Ancient Monuments

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Roman road immediately south east of Buckholt Farm

A Scheduled Monument in West Tytherley, Hampshire

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Latitude: 51.0865 / 51°5'11"N

Longitude: -1.597 / 1°35'49"W

OS Eastings: 428319.297813

OS Northings: 131987.401136

OS Grid: SU283319

Mapcode National: GBR 62M.YW9

Mapcode Global: FRA 76J7.ZKK

Entry Name: Roman road immediately south east of Buckholt Farm

Scheduled Date: 26 June 1924

Last Amended: 14 March 2000

Source: Historic England

Source ID: 1017274

English Heritage Legacy ID: 26809

County: Hampshire

Civil Parish: West Tytherley

Traditional County: Hampshire

Lieutenancy Area (Ceremonial County): Hampshire

Church of England Parish: West Tytherley

Church of England Diocese: Winchester


The monument includes an 800m section of the Roman road from Winchester to Old
Sarum, between Buckholt Farm and eastwards to the Turnpike. The road is
included in the Antonine Itinerary, and this section may lie close to `Brige',
an intermediate station recorded as lying 11 miles from Winchester. Roman
surface finds suggest that the site of this station lies about 700m to the
east of the monument.

At the eastern end of this section of road the agger can be seen as a bank
4m wide and a maximum of 0.7m high, with an additional gravelly spread on its
southern side, extending west for 100m. To the west the road is visible for a
distance of approximately 700m as a gravelly soil mark, most marked after
cultivation. There are no signs of ditches flanking the agger. The line of the
road is continued to the east by a hedge line which incorporates a parish
boundary. The bank and ditch which mark this cannot be conclusively proved to
incorporate elements of the Roman road and are therefore not included in the

A field system, visible on aerial photographs, lying adjacent to the northern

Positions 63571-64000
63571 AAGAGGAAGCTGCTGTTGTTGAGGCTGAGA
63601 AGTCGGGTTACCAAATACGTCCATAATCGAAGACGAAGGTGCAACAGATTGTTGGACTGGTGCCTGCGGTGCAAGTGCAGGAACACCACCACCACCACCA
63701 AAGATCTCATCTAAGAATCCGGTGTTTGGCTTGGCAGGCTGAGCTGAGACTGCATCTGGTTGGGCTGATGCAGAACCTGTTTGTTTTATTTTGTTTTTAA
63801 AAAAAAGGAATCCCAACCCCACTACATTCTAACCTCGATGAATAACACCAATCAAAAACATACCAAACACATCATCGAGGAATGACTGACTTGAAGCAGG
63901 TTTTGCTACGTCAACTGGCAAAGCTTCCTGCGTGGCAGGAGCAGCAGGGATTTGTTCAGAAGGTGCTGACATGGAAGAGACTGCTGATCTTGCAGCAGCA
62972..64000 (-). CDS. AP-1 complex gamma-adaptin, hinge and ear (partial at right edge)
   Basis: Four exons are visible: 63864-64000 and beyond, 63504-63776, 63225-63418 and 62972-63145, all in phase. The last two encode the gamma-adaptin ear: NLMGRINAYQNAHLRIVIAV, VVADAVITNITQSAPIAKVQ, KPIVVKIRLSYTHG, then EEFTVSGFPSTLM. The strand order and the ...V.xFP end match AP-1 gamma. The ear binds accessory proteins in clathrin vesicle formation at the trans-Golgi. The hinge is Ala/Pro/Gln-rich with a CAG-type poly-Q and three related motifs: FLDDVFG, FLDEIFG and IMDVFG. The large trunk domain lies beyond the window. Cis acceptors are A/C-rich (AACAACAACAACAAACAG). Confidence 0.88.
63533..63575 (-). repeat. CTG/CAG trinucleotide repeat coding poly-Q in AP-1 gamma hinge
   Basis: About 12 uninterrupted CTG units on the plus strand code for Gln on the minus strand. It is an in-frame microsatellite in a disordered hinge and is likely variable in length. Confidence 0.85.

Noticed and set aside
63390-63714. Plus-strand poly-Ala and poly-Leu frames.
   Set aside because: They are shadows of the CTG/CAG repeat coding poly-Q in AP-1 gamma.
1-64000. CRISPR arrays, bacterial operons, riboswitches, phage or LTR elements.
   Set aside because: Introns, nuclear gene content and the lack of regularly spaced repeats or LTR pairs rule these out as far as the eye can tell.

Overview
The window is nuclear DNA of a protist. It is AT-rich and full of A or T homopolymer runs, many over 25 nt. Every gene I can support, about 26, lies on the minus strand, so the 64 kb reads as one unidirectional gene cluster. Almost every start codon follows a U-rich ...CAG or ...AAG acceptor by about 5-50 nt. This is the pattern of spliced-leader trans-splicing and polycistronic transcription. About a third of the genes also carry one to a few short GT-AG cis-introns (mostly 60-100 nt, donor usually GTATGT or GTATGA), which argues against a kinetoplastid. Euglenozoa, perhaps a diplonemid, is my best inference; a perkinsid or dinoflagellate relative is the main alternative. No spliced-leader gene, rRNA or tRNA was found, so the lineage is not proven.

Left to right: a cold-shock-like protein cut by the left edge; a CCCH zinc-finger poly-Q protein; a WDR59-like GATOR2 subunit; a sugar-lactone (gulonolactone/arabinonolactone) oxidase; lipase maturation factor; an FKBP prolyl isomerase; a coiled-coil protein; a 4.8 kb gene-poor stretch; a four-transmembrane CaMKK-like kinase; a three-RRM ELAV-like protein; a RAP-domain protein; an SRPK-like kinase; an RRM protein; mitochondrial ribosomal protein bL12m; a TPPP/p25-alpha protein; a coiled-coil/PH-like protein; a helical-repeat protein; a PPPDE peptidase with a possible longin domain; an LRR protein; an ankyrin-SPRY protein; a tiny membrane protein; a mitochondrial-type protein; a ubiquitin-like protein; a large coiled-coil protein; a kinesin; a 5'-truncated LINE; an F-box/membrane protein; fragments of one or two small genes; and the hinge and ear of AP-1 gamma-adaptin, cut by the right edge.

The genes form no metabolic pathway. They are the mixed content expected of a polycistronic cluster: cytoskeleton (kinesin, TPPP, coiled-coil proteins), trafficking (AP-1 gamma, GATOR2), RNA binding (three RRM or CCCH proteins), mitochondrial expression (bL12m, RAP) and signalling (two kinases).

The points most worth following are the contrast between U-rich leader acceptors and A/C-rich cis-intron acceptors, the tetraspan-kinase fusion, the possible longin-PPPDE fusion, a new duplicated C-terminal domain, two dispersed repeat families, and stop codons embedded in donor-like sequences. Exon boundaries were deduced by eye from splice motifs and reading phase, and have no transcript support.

side of the road near the eastern end of the monument cannot be verified on
the ground and is also not included in the scheduling. A section of the same
road 1.2km to the west forms the subject of a separate scheduling. All fence
posts are excluded from the scheduling, although the ground beneath them is

The site of the monument is shown on the attached map extract.
It includes a 2 metre boundary around the archaeological features,
considered to be essential for the monument's support and preservation.

Source: Historic England

Reasons for Scheduling

Roman roads were artificially made-up routes introduced to Britain by the
Roman army from c.AD 43. They facilitated both the conquest of the province
and its subsequent administration. Their main purpose was to serve the Cursus
Publicus, or Imperial mail service. Express messengers could travel up to 150
miles per day on the network of Roman roads throughout Britain and Europe,
changing horses at wayside 'mutationes' (posting stations set every 8 miles on
major roads) and stopping overnight at 'mansiones' (rest houses located every
20-25 miles). In addition, throughout the Roman period and later, Roman roads
acted as commercial routes and became foci for settlement and industry.
Mausolea were sometimes built flanking roads during the Roman period while, in
the Anglian and medieval periods, Roman roads often served as property
boundaries. Although a number of roads fell out of use soon after the
withdrawal of Rome from the province in the fifth century AD, many have
continued in use down to the present day and are consequently sealed beneath
modern roads.
On the basis of construction technique, two main types of Roman road are
distinguishable. The first has widely spaced boundary ditches and a broad
elaborate agger comprising several layers of graded materials. The second
usually has drainage ditches and a narrow simple agger of two or three
successive layers. In addition to ditches and construction pits flanking the
sides of the road, features of Roman roads can include central stone ribs,
kerbs and culverts, not all of which will necessarily be contemporary with the
original construction of the road. With the exception of the extreme south-
west of the country, Roman roads are widely distributed throughout England and
extend into Wales and lowland Scotland. They are highly representative of the
period of Roman administration and provide important evidence of Roman civil
engineering skills as well as the pattern of Roman conquest and settlement. A
high proportion of examples exhibiting good survival are considered to be
worthy of protection.

The section of Roman road immediately south east of Buckholt Farm, despite
being reduced in height by ploughing, will contain archaeological deposits
providing information relating to the Roman environment.

Source: Historic England


Books and journals
Margary, I D, Roman Roads in Britain, (1955), 92-93

Source: Historic England

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